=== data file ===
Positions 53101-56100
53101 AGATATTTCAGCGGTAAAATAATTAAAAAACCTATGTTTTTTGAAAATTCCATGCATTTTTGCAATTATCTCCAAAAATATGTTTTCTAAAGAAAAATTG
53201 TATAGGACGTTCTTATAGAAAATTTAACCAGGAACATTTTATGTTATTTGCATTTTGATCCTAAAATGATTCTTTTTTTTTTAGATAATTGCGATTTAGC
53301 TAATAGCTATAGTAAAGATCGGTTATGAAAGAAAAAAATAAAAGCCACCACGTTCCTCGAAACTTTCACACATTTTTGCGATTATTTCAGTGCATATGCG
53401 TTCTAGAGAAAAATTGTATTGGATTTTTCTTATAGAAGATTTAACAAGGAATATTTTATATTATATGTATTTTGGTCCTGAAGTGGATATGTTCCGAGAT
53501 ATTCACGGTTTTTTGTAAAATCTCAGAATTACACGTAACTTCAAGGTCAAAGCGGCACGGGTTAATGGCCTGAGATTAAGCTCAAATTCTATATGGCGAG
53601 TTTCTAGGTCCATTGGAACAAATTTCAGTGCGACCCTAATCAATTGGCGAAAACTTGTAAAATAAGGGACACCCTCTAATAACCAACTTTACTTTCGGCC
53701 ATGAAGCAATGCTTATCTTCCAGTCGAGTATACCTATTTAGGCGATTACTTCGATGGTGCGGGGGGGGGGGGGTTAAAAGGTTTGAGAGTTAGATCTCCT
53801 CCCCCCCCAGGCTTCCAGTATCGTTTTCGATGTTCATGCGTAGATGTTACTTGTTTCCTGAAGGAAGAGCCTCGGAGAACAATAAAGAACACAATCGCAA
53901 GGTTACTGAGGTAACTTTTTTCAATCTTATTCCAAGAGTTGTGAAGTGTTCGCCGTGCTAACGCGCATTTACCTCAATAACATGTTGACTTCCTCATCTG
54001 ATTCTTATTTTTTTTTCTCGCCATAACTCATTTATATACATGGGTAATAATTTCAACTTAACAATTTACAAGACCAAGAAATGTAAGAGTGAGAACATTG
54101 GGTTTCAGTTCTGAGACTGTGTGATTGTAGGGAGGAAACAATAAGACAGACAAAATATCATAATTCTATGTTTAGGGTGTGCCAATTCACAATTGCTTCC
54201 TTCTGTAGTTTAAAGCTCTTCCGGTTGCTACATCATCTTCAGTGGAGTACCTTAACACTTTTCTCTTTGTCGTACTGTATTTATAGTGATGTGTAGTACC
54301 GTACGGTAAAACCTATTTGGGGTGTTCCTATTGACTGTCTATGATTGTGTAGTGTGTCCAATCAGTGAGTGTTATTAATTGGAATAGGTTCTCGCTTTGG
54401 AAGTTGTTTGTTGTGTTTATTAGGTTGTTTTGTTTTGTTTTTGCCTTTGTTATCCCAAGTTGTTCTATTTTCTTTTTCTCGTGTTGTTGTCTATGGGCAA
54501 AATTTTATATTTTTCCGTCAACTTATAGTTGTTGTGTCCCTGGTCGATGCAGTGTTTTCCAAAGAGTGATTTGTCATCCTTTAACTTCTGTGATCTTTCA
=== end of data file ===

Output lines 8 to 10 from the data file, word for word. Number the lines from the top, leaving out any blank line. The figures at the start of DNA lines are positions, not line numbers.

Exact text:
53701 ATGAAGCAATGCTTATCTTCCAGTCGAGTATACCTATTTAGGCGATTACTTCGATGGTGCGGGGGGGGGGGGGTTAAAAGGTTTGAGAGTTAGATCTCCT
53801 CCCCCCCCAGGCTTCCAGTATCGTTTTCGATGTTCATGCGTAGATGTTACTTGTTTCCTGAAGGAAGAGCCTCGGAGAACAATAAAGAACACAATCGCAA
53901 GGTTACTGAGGTAACTTTTTTCAATCTTATTCCAAGAGTTGTGAAGTGTTCGCCGTGCTAACGCGCATTTACCTCAATAACATGTTGACTTCCTCATCTG